For the third year in a row, a City of Victoria delegation is heading to the annual convention of the Union of B.C. Municipalities (UBCM) resolved to advance the interests of the province’s trade union movement.
And, for the third year in a row, the executive of the UBCM is going to politely tell Victoria to put a sock in it.
The issue is the city’s perennial aversion to “for-profit” health-care clinics. It is a deeply partisan provincial issue that usually divides New Democrats and Liberals. It is not an issue that tends to emerge as a municipal priority.
As I mentioned last week, the UBCM (Sept. 26 to 30) is the closest thing B.C. has to an annual political summit. It is attended by representatives of every city and hamlet, as well as every MLA.
It is a forum for vibrant debate about real local issues such as taxation for public transit, municipal policing costs and the distribution of gaming grants.
It is a forum where cities of the size and stature of Victoria are expected to champion issues that are relevant and timely, not issues that serve only to define who is on the left and who is on the right of the political spectrum.
The UBCM executive bends over backwards to give as many of the important issues of the day as much exposure as possible on the convention floor. It also bends over backwards to avoid issues which are so partisan that they cannot be adjudicated without rancor.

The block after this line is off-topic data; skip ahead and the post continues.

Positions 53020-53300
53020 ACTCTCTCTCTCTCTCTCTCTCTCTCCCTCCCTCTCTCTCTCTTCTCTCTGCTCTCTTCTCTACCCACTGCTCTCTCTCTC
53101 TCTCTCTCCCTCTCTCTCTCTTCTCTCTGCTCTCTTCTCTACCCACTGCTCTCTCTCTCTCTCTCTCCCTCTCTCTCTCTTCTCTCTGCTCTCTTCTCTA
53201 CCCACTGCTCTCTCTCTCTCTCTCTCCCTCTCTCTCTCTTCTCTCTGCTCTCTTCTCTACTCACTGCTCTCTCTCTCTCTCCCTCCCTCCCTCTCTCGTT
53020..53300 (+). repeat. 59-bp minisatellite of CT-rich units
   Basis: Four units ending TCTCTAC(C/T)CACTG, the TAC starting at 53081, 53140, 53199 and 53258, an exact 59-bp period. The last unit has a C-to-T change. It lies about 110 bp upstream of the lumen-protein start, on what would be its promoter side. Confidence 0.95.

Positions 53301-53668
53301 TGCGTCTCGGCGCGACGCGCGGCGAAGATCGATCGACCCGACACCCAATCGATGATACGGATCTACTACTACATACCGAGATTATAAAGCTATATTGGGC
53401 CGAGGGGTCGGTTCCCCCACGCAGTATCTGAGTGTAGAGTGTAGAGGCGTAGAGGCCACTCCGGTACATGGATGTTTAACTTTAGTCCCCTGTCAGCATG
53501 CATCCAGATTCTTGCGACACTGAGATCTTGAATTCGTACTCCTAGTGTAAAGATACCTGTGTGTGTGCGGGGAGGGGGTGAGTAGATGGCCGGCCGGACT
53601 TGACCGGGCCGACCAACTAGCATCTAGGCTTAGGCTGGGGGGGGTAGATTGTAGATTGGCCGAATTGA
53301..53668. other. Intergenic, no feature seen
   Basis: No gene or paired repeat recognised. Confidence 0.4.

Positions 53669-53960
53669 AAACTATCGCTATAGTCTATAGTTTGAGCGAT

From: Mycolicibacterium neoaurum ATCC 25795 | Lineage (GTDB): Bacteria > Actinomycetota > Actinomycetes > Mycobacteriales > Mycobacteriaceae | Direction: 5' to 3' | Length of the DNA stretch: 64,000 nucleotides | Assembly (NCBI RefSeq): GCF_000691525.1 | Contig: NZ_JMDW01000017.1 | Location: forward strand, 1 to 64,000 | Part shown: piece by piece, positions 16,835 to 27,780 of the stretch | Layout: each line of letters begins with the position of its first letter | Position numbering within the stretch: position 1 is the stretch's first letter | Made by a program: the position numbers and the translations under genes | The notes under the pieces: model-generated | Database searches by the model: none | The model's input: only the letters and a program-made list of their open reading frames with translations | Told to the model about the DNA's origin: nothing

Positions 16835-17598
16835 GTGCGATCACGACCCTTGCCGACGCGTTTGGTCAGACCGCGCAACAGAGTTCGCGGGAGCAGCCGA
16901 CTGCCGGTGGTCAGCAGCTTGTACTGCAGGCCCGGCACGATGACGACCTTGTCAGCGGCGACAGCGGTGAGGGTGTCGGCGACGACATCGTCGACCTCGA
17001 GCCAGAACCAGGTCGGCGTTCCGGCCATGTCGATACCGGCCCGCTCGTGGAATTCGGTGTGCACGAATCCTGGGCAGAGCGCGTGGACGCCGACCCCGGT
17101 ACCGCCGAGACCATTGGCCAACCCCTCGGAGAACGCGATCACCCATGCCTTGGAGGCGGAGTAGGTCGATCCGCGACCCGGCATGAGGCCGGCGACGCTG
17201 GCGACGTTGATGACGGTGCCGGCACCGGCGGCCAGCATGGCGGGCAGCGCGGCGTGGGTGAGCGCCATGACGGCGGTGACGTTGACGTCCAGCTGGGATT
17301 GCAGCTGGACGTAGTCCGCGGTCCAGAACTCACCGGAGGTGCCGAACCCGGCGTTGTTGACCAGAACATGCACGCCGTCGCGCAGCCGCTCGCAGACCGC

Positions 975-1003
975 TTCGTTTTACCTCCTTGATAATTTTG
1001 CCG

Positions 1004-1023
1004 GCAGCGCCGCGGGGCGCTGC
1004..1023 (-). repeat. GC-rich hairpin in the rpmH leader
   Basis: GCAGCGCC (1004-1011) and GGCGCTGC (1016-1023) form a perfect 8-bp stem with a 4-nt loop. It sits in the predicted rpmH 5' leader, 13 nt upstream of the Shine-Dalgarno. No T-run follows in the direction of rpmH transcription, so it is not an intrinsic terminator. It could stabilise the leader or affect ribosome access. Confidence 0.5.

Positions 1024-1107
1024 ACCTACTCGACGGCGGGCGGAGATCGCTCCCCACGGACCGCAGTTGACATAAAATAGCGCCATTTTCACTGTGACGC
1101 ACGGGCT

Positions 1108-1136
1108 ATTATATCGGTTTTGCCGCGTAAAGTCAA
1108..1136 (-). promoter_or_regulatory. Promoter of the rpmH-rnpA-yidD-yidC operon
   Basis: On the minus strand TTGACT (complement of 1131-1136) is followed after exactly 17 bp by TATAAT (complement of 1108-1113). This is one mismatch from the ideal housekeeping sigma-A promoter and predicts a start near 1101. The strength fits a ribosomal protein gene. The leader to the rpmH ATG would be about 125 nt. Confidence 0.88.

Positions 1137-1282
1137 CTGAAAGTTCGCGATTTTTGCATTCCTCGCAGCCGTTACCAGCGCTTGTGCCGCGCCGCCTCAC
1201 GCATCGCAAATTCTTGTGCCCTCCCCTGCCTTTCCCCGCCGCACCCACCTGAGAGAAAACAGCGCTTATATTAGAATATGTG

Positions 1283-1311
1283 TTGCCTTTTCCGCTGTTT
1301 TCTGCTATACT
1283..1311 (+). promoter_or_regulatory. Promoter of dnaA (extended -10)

“For-profit” clinics belong in the latter category ... rancorous.
In 2009, Victoria submitted resolution B-147 which called for “a moratorium on any further expansion of private, for-proﬁt surgical and MRI/CT clinics,” and “an end to public funding of for-proﬁt clinics, including the contracting-out of day surgeries and the provision of health authority contracts to for-proﬁt clinics.”
At the time, former Green Party councillor Sonya Chandler told reporters the resolution was “inspired” by the B.C. Health Coalition. The coalition is populated by every significant trade union organization in B.C. and its primary function is to support union jobs in a union-dominated public health care system.
The UBCM resolution committee allowed B-147 to die a quiet death deep inside the resolution book.
Undeterred, the City of Victoria came right back in 2010 with the exact same resolution, “B-155” this time. The UBCM resolutions committee let it die a second time and delicately reminded Victoria that the resolution had not made it to the convention floor in 2009.
This year the city has made a third absurd attempt to force this divisive partisan issue — now “B-159” — onto a convention agenda that is packed with issues of actual importance.
The resolutions committee has made it clear that it considers the “high profile” resolution to be needlessly “controversial.” It has also reminded Victoria that a 2002 UBCM resolution supported the universal and comprehensive principles of Medicare.
Nevertheless, the city refuses to get the message and its partner, the B.C. Health Coalition, continues to urge other municipalities to support the cause. Happily it won’t amount to anything since the resolutions committee is refusing to endorse B-159 this year.
Also encouraging is the fact that city council’s three-year mandate expires this fall. Hope springs eternal that an injection of new blood in the November civic election will restore some common sense at City Hall ahead of UBCM 2012. M